Union Priorities Aren't So Distant By Christian Klein
Article Date: 10-01-2008
Copyright(C) 2008 Associated Equipment Distributors. All Rights Reserved.
With widespread Democratic muscle, they're striving to secure, organized labor could quickly succeed in pushing the card-check and paycheck fairness bills into law.
Even most Republicans concede that when the 111th Congress convenes in January, Democrats will be running the show on both sides of Capitol Hill with expanded majorities. An important factor in the Democrats’ apparently imminent victory in November’s congressional elections will be organized labor. Unions have so far contributed more than $40 million to House and Senate candidates in the 2008 election cycle. More than 90 percent of the money has gone to Democrats. The unions are also putting feet on the street to help canvass for D candidates around the country. With that sort of political investment, unions aren’t expected to waste much time next year pushing their legislative agenda.One of the top union priorities is the Employee Free Choice Act (EFCA or “the card check” bill), which would eliminate the right to a secret ballot in union organizing elections. Republicans have assailed the legislation as contrary to the fundamental democratic American values U.S. troops are fighting to promote in Iraq and Afghanistan. As one recent GOP campaign ad put it, if card check passes, “union enforcers could confront workers at their workplace, on the street, even at their homes at dinner time, to demand they sign a card in their presence giving their vote to the union. That’s not democracy, that’s thuggery.” The EFCA is a cornerstone of the labor movements’ effort to reassert itself and reverse the decline in union membership. An example of political symbiotics, the bill will make it easier to organize unions, thereby allowing them to grow and provide more campaign support to Democrats. No wonder that last year’s recent House vote on the bill split largely along party lines.The Paycheck Fairness Act (PFA) is also at the top of the union agenda. The bill would dramatically expand the Equal Pay Act (EPA), which generally prohibits compensation discrimination between male and female workers. Other federal employment laws allow for limited punitive damages only after a showing that the discrimination was intentional and that the employer discriminated “with malice or with reckless indifference to the federally protected rights of an aggrieved individual.” However, the PFA would amend the EPA to allow unlimited compensatory and punitive damages even for unintentional violations.The PFA would also raise the bar for employers defending themselves in EPA cases, thereby making it easier for employees to sue. Current law permits wage discrimination on the basis of legitimate factors like seniority, merit, and quantity or quality of production, which the employer must assert and prove as affirmative defenses. However, the PFA would muddy the water for employers by requiring them to show that these “other factors” are specifically related to the position in question or that they further a “legitimate business purpose.” The bill would disallow this “legitimate business purpose” defense in cases where the employee shows that “an alternative employment practice exists that would serve the same business purpose without producing [a pay differential] and that the employer has refused to adopt such alternative practice.”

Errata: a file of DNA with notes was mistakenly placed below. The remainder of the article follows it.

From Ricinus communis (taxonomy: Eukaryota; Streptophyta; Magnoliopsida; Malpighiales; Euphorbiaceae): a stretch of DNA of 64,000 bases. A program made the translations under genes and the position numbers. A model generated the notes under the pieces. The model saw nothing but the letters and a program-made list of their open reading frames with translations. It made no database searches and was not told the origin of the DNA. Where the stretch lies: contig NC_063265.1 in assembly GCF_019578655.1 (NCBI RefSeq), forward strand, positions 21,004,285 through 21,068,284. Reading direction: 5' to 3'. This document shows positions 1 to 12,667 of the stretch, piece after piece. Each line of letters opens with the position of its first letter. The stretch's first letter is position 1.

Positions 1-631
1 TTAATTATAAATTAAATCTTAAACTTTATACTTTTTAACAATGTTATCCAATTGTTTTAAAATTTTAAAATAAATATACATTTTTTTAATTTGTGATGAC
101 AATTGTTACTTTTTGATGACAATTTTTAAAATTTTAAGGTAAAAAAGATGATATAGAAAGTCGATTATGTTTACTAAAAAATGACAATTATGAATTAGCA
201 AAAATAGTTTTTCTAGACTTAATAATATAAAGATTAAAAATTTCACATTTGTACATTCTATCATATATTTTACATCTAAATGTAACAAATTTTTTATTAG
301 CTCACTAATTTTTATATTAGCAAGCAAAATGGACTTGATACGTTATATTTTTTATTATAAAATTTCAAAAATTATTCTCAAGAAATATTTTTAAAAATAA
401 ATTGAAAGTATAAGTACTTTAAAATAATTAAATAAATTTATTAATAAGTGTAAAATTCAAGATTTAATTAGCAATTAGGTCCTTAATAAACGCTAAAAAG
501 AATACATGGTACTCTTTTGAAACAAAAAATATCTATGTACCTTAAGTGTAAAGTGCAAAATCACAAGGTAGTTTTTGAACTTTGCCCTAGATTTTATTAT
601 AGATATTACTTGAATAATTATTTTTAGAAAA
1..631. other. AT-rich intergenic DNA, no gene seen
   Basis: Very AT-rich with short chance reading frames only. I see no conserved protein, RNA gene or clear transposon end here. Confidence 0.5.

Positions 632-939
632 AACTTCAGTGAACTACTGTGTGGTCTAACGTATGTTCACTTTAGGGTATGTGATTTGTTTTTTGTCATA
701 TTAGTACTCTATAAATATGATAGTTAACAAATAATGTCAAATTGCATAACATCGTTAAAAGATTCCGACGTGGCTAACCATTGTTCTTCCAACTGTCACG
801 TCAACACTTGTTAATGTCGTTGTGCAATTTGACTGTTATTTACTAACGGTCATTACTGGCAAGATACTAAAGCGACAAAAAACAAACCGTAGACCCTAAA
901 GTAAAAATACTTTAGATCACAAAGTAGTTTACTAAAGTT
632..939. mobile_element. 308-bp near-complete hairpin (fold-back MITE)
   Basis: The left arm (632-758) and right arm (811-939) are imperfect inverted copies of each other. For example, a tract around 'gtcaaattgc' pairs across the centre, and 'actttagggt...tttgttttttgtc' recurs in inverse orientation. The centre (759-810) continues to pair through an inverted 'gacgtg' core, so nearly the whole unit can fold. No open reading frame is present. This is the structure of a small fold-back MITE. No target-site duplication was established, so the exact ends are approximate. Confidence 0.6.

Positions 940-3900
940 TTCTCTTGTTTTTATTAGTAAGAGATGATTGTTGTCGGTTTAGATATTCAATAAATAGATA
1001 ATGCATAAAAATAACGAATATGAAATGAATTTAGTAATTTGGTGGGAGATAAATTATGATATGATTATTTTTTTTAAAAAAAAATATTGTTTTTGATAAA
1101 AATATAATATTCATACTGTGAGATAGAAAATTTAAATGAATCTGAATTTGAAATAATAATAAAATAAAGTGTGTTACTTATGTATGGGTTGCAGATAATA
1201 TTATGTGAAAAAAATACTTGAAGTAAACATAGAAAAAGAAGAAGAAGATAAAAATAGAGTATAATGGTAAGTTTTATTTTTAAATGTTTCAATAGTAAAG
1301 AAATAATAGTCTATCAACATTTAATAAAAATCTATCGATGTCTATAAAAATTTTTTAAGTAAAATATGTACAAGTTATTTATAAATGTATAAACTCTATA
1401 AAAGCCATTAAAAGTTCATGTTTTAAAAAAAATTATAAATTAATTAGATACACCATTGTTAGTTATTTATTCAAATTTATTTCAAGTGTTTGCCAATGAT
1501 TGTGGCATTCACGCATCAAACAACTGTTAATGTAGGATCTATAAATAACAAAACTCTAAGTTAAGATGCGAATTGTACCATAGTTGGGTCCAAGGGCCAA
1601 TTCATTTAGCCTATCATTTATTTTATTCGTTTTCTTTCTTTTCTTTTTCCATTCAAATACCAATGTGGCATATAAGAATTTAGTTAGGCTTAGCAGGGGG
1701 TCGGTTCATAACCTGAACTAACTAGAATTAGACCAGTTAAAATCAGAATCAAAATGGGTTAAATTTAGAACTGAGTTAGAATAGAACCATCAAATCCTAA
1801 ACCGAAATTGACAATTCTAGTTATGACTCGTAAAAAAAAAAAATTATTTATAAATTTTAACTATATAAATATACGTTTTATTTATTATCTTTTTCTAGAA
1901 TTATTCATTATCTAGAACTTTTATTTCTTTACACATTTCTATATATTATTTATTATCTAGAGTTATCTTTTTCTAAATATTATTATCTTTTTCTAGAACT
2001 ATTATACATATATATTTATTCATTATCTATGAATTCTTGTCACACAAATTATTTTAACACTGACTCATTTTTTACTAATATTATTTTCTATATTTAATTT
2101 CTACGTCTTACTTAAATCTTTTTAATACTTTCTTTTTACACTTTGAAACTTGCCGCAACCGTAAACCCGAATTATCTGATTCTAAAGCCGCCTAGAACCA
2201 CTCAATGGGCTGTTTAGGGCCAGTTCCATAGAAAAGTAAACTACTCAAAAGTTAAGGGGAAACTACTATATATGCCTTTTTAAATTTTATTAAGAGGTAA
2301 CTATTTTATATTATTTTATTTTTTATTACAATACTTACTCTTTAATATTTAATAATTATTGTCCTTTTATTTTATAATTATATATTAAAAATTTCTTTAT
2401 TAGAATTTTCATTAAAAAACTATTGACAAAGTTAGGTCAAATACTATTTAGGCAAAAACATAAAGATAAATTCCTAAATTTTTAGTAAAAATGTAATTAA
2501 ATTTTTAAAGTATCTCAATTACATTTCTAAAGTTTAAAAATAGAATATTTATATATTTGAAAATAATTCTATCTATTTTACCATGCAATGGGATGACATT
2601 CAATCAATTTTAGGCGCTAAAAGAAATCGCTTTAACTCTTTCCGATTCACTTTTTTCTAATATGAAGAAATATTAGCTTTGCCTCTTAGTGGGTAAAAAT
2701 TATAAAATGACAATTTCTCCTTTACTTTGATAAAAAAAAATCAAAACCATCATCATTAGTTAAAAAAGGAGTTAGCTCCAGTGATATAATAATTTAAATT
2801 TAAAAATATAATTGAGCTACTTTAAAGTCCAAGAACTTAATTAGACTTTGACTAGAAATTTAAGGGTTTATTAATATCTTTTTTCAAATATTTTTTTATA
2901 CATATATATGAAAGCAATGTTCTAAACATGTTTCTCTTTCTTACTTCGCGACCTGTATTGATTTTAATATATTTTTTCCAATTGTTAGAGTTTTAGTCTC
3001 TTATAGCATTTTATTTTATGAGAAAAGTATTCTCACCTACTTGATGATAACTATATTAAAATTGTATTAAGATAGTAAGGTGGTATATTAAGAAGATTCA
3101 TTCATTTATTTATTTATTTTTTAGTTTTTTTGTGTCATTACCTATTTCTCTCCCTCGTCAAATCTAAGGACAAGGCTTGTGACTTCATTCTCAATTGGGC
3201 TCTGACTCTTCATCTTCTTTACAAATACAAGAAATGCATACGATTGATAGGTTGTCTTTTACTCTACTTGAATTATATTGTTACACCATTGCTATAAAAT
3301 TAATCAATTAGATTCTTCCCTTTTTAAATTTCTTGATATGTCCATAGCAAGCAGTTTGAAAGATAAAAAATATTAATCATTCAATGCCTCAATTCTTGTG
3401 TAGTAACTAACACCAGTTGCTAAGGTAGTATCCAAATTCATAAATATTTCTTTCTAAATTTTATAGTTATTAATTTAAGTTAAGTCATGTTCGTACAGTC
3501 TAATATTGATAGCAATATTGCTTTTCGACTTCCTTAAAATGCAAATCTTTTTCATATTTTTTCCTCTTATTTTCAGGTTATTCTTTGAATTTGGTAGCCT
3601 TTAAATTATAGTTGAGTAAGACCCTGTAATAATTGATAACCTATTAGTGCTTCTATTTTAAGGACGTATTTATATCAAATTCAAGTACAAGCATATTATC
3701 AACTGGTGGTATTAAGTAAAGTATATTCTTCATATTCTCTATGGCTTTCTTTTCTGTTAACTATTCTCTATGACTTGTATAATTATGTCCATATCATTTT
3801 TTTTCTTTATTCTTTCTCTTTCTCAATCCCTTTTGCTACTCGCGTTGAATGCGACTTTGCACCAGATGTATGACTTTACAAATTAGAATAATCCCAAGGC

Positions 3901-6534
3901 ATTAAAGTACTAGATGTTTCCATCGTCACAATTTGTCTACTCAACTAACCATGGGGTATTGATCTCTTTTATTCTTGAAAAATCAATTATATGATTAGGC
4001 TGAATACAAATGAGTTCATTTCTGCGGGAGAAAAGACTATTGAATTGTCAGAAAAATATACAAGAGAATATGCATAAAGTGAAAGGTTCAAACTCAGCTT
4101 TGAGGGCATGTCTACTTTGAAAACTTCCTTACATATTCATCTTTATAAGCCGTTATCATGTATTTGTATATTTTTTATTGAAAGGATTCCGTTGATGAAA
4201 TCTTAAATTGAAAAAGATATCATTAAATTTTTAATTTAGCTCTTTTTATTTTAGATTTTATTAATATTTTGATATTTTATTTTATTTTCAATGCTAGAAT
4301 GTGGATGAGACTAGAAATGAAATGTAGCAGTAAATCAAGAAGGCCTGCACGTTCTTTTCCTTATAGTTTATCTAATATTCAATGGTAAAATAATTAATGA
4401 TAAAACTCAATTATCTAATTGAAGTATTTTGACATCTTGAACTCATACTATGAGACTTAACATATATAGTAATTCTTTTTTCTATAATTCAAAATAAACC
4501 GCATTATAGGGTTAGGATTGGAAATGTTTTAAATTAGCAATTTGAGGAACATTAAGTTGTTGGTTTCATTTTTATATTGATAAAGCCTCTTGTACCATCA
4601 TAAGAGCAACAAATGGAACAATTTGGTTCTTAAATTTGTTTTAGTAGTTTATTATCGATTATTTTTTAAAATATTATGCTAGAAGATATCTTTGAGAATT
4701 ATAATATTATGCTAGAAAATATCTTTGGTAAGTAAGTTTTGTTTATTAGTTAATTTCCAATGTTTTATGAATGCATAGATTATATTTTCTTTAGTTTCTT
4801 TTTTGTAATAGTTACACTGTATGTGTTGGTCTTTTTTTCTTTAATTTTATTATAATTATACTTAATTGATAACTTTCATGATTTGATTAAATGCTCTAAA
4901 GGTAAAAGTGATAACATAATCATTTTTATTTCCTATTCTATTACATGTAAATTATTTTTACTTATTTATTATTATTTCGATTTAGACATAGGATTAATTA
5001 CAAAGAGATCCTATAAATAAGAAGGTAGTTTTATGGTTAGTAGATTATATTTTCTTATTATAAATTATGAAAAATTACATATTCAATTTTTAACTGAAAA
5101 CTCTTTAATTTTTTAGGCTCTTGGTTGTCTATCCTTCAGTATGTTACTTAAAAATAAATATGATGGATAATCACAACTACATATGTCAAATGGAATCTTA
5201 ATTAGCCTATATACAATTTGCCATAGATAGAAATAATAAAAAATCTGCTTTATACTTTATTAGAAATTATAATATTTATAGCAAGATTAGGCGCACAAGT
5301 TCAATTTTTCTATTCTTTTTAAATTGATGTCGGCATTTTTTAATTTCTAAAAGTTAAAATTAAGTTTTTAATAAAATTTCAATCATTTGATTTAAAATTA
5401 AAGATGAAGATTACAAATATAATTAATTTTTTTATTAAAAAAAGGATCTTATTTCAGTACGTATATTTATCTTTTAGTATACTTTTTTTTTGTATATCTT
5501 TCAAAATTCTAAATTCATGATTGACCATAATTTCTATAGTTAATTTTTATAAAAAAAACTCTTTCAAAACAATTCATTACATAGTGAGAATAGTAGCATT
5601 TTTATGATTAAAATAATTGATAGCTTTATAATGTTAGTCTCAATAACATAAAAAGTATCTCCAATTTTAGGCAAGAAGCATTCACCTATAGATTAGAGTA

Whether a business purpose is legitimate and whether a feasible alternative practice exists would be left to the courts. In a statement from the White House opposing the bill, the Bush administration said that if this particular provision becomes law, “The judicial system – judges and juries – would supplant the free market system to determine how businesses must be run and how much they must pay individual workers.”Both the EFCA and PFA have passed the House, but have been stymied in the Senate by a threatened Republican filibuster. A Bush veto has been the ultimate bulwark against these bills. But next year, all bets are off. Democratic presidential nominee Barack Obama has cosponsored both; Republican John McCain has sponsored neither. It’s unlikely, but the Democrats might win a filibuster-proof majority in the Senate, but if that happens, the EFCA and PFA will be only a presidential signature away from becoming law.
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